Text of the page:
The eye structures of most mammals have retained the imprint of nocturnal life during the Mesozoic Era, a period that lasted from 250 million years ago to 65 million years ago.
Humans and other anthropoid primates, such as monkeys and apes, are the only groups that deviate from this pattern, according to a new study from the University of Texas at Austin and Midwestern University.
According to Chris Kirk, associate professor of anthropology at UT Austin, early mammals were predominantly nocturnal during the Mesozoic partly as a strategy for avoiding predation by day-active dinosaurs.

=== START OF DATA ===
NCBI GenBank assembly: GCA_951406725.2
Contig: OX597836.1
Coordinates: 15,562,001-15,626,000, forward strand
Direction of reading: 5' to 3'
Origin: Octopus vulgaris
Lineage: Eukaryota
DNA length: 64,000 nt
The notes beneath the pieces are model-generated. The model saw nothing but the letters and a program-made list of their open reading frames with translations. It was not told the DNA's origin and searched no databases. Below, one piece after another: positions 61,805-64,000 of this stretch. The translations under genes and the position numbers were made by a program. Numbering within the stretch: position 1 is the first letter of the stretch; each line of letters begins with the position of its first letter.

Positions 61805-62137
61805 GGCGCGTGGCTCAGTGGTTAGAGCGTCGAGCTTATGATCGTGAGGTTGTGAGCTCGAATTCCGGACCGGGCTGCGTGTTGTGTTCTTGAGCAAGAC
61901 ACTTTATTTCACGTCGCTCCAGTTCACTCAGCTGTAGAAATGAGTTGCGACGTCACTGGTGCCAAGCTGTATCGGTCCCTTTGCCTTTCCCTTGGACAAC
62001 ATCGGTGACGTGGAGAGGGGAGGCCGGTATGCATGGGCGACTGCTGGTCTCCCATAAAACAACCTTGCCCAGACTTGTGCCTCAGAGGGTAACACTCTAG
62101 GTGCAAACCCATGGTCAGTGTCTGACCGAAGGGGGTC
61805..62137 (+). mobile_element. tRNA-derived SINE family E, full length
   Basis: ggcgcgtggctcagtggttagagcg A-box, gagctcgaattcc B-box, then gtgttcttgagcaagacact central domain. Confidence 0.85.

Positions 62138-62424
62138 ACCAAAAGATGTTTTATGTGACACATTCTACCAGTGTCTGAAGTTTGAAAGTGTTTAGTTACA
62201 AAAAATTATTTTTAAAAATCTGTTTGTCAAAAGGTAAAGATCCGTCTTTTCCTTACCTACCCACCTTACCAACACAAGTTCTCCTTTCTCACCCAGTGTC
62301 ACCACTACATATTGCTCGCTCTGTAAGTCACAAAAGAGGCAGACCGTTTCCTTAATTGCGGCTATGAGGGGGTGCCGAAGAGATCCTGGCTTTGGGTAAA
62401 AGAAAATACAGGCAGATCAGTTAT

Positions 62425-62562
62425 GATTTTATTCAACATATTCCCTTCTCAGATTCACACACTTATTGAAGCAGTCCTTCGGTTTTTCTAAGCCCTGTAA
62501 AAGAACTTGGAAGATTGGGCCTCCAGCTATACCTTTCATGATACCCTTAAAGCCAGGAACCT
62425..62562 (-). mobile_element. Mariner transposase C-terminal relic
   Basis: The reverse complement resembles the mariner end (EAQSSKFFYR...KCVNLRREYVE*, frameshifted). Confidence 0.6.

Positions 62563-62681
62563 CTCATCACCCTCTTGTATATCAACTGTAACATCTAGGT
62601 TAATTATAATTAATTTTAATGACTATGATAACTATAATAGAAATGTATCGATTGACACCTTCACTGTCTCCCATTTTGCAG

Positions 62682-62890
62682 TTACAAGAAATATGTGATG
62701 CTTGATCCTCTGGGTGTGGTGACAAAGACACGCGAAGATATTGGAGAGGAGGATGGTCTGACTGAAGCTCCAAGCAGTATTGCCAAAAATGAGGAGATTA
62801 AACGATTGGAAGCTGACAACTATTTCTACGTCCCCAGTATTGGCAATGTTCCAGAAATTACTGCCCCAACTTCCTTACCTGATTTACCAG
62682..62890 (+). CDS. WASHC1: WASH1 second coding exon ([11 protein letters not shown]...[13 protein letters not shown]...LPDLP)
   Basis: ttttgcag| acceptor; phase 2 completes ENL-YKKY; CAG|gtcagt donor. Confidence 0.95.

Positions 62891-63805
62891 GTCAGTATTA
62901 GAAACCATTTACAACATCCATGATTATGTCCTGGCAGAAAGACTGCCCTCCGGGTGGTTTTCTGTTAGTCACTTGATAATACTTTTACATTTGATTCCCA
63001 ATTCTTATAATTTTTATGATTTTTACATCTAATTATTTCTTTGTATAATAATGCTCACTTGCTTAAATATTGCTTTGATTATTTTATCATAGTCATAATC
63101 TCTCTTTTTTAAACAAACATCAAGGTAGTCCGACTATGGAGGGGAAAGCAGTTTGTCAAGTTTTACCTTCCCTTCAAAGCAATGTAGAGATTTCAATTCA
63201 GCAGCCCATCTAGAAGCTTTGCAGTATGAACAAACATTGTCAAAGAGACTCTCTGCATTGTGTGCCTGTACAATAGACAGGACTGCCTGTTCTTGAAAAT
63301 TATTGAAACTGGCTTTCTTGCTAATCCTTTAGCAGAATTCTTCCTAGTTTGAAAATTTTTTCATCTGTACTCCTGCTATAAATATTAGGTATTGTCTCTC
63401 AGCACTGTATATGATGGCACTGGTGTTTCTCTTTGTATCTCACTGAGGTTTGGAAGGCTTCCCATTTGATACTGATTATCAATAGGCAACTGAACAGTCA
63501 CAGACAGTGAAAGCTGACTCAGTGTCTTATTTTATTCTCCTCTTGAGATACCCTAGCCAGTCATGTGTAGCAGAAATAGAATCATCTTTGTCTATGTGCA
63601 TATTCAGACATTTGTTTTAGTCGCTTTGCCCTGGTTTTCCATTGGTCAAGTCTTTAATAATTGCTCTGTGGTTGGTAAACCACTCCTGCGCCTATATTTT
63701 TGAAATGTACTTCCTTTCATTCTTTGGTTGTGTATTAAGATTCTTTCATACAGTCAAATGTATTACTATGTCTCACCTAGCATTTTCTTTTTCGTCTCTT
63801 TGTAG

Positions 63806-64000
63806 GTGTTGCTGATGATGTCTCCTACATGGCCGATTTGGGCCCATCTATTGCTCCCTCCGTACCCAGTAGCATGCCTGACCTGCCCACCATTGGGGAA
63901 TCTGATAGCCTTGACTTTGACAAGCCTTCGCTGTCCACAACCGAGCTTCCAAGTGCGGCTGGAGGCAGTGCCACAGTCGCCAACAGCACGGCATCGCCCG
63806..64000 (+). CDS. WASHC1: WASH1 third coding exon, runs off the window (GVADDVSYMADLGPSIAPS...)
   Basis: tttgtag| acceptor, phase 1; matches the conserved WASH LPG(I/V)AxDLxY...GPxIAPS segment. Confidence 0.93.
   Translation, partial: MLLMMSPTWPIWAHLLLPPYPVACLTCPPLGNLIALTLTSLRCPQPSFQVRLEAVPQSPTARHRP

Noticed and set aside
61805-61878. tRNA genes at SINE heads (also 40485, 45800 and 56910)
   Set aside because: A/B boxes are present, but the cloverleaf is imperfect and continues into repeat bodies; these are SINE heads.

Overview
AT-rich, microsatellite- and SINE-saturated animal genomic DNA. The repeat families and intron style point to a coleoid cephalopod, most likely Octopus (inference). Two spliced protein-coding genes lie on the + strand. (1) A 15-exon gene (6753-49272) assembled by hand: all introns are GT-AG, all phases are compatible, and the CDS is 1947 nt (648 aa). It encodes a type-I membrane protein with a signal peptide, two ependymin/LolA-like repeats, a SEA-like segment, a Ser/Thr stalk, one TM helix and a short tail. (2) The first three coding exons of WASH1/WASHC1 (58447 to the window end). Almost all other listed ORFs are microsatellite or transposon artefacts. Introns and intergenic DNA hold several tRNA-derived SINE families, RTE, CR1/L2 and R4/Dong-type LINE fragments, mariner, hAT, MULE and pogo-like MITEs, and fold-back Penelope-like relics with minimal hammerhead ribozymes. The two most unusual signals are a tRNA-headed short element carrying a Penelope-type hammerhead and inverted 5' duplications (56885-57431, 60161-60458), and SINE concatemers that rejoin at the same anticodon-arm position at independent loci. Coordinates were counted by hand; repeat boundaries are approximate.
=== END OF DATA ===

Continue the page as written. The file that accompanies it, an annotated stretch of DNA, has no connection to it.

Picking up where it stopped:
“It’s a bit surprising to still see the effects of this long period of nocturnality on living mammals more than 65 million years after non-avian dinosaurs went extinct, but that’s exactly what we found,” he says.
Full story at Futurity.
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